Another brick in the Wall
“You’d have to talk to the people who portrayed me as a villain. We started a band when we were young men, and we did some really good work together, and we grew apart musically and philosophically. It started to unravel long before The Wall. We clung together under the safety of the trademark for many years. It finally became most uncomfortable, so I left.”
The Roger Waters version of Pink Floyd split up in 1985, although the band carried on until 1994, much to his chagrin.
In 2005, Pink Floyd reunited for Live 8 in London’s Hyde Park. In an age where so many established acts have worn out their welcome with relentless touring, the Pink Floyd reunion was the singular memorable event of that night.
Sitting in a pub in Waterford on a warm summer’s evening, it was instructive to watch the revellers ignoring act after act on a television in the corner. Not even Robbie Williams, The Who or Sting could disturb them from their Saturday night pints, but then Pink Floyd came on and the sound went up. Everybody watched.
The band members, who had not played together for 24 years, were immaculate, inspiring and reminded the world why they were once so huge. A fan held up a banner: “Pink Floyd reunion: pigs have flown”. It was an apt summation.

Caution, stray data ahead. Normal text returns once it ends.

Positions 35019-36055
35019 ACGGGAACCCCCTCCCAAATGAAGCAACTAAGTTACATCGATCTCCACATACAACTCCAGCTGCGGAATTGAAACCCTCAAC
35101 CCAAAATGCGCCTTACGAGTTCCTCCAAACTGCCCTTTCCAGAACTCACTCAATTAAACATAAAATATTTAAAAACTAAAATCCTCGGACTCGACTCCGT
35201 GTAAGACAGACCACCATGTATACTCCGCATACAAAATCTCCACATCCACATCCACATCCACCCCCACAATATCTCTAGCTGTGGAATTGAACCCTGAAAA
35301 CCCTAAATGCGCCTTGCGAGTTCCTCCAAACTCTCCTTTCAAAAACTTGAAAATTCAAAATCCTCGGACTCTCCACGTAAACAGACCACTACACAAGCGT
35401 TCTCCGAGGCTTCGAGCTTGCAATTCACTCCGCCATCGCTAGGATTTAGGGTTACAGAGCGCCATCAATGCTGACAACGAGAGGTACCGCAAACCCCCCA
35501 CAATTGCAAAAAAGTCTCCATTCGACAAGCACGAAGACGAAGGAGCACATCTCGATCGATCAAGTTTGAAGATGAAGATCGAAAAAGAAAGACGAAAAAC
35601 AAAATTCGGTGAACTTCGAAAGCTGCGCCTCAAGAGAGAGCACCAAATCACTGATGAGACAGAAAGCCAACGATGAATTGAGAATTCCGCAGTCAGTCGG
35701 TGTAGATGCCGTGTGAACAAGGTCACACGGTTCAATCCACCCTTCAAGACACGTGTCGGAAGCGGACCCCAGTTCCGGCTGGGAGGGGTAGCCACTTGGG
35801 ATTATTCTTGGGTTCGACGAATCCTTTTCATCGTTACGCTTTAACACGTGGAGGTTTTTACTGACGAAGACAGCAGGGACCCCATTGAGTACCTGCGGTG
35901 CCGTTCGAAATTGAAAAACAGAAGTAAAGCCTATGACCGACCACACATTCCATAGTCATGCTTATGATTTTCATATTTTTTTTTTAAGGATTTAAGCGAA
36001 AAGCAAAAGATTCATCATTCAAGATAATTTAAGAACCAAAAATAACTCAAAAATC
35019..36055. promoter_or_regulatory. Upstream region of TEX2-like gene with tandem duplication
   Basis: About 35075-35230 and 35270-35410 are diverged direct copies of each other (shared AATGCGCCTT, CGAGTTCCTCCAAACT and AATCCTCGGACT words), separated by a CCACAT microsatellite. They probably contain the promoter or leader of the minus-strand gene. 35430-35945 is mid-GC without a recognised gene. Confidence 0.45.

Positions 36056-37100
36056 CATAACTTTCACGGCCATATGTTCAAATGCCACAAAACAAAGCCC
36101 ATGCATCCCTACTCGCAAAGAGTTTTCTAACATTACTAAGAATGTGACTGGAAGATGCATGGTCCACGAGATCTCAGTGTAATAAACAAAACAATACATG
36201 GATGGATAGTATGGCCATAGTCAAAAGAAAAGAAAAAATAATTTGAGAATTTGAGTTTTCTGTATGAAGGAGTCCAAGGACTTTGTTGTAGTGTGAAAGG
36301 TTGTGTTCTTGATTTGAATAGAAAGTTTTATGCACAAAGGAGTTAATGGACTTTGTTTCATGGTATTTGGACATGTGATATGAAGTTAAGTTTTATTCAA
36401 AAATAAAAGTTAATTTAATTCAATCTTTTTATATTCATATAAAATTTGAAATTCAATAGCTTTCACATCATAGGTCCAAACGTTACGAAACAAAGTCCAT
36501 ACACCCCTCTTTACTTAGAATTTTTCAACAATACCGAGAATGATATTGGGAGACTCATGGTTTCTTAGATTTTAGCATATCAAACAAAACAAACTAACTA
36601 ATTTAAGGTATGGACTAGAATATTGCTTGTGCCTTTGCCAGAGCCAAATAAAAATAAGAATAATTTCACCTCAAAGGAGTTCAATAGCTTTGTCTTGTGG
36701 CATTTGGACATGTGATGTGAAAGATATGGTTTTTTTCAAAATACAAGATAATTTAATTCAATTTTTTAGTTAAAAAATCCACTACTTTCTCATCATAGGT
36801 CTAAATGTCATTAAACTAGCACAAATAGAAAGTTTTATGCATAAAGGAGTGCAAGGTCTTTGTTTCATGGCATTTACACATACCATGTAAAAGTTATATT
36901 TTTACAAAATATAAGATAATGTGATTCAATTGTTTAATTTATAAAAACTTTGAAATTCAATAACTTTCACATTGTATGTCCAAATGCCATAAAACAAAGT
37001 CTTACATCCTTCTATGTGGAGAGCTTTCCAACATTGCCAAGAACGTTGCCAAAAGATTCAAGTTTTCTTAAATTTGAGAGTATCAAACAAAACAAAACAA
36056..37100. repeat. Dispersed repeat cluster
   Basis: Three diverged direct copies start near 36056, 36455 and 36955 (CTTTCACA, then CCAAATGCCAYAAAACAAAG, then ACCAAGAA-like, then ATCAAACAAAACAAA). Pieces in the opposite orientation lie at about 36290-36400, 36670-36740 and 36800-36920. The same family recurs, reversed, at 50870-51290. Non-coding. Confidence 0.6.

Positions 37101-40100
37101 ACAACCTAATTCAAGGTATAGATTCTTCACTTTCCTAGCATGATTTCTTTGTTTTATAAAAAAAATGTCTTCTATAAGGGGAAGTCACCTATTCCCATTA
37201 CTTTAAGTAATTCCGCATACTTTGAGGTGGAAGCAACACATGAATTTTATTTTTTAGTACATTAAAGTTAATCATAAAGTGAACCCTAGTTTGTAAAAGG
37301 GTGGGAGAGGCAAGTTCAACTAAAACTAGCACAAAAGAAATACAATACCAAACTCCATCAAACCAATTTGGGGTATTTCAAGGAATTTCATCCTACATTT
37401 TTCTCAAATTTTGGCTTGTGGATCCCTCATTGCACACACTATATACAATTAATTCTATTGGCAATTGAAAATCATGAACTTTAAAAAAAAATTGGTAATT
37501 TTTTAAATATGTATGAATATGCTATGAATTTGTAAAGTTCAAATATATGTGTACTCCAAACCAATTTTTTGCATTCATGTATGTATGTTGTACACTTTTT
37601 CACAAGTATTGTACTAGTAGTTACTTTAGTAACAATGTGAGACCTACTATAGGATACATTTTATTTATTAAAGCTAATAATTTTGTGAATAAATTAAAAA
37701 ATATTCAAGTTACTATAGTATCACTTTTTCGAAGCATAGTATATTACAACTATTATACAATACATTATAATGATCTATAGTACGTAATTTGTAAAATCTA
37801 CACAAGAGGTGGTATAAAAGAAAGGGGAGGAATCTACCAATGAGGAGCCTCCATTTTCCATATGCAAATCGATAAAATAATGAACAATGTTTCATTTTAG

The reunion inevitably fuelled calls for more. Waters signalled his willingness to do more shows, but neither Gilmour nor keyboardist Rick Wright were interested. There were too many ghosts.
The questions ought to have stopped after Wright’s sad death from cancer in 2008, but they continue. Fans were given a tantalising glimpse of what might have been when Gilmour made a surprise appearance on The Wall tour at the O2 in London, in May 2011, to reprise his incomparable guitar playing on Comfortably Numb.
“No there’s no plan for more. I think David is basically retired now,” says Waters wistfully, as if retirement was the worst idea in the world.
“People develop attachments to these things. This is 27 years ago now. That is a long time for other people, fans, to be saying why don’t they get back together. Get used to it. There were reasons why we broke up, and they are just as valid now. We are never going to get back together again. It was over in 1985, and it is going to stay over. Forgive me if I don’t sound that interested.”
Roger Waters will play Dublin’s Aviva Stadium on September 18th. Tickets from €69.50 are on sale now
Wall to Wall matters
The original Wall tour in 1980 and 1981 was performed only 31 times. It was a logistical nightmare.
Roger Waters later played The Wall live in Berlin, shortly after the Berlin Wall came down.
The Wall tour 2010/2011 included two dates (out of 217) in Dublin. Waters was joined on stage one night by children from St Joseph’s co-ed school in East Wall for the chorus of Another Brick in the Wall, and by innercity Musical Youth Foundation on the other.
The Wall was the third most successful tour of last year taking in €140.5 million.